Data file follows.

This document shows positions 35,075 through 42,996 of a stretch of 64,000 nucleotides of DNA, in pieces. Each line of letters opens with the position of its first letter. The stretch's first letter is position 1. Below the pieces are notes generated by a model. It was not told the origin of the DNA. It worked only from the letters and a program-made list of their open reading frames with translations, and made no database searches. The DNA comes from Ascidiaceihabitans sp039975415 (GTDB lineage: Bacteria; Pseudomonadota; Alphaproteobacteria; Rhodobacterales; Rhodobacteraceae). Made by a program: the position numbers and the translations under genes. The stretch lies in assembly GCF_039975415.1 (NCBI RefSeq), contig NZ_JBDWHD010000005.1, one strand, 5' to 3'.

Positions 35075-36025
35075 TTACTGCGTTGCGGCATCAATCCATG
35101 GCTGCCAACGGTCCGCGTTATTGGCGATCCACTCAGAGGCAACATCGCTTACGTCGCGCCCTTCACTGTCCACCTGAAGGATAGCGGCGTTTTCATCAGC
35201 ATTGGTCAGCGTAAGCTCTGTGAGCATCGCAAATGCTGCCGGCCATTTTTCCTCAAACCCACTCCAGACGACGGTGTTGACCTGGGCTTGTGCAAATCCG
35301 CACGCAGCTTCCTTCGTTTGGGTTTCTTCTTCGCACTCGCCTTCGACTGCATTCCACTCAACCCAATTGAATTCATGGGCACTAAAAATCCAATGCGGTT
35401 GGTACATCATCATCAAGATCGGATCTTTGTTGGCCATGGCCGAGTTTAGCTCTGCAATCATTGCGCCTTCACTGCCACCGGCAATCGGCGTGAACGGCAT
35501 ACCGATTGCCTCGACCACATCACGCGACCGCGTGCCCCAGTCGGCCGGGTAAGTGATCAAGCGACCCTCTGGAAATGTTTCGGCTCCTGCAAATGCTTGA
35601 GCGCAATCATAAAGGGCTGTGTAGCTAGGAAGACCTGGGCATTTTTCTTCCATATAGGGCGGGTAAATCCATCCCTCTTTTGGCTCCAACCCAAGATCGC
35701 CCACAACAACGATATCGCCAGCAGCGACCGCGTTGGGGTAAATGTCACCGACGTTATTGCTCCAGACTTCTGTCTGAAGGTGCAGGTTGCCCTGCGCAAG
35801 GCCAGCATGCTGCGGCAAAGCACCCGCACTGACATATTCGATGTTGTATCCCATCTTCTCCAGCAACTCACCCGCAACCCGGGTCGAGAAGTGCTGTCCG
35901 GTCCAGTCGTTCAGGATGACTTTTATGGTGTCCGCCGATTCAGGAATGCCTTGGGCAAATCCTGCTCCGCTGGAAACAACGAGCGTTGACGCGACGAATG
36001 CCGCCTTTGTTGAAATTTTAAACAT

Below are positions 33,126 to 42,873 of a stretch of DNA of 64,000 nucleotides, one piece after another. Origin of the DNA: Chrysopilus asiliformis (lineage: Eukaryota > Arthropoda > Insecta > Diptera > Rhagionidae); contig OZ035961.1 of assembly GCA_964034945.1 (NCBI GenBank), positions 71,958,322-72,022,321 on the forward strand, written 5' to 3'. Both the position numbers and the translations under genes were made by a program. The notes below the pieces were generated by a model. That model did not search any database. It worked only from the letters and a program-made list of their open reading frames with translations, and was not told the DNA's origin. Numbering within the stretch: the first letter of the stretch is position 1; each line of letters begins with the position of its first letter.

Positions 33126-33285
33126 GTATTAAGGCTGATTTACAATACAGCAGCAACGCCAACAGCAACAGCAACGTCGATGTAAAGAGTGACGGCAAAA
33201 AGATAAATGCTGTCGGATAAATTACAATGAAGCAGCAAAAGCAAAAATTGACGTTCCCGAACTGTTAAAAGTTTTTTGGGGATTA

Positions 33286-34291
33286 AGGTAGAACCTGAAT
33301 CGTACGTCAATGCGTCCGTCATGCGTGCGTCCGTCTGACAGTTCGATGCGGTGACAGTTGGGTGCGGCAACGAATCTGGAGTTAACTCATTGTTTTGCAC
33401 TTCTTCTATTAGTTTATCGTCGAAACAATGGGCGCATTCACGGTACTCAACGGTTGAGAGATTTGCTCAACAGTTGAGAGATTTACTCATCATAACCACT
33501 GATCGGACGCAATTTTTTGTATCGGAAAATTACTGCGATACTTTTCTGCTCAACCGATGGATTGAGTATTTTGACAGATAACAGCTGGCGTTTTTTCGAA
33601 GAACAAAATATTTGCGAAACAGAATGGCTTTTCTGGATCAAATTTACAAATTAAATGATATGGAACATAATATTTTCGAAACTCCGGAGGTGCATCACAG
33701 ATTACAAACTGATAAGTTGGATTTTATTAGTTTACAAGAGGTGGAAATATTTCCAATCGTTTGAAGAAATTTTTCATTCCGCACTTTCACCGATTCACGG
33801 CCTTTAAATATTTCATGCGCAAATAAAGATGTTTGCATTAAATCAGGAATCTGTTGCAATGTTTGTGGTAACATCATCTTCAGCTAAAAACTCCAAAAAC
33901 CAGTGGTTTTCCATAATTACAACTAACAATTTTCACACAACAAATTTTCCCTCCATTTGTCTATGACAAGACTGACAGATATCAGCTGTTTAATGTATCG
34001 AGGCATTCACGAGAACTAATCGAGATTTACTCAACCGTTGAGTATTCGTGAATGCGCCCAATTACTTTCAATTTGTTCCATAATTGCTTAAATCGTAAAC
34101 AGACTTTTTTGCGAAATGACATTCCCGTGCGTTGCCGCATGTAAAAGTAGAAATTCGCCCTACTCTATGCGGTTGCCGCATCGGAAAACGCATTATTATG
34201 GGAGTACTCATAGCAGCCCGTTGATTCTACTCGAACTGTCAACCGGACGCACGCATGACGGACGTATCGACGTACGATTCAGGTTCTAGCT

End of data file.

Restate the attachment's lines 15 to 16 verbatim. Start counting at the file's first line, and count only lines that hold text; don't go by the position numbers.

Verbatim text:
Positions 33126-33285
33126 GTATTAAGGCTGATTTACAATACAGCAGCAACGCCAACAGCAACAGCAACGTCGATGTAAAGAGTGACGGCAAAA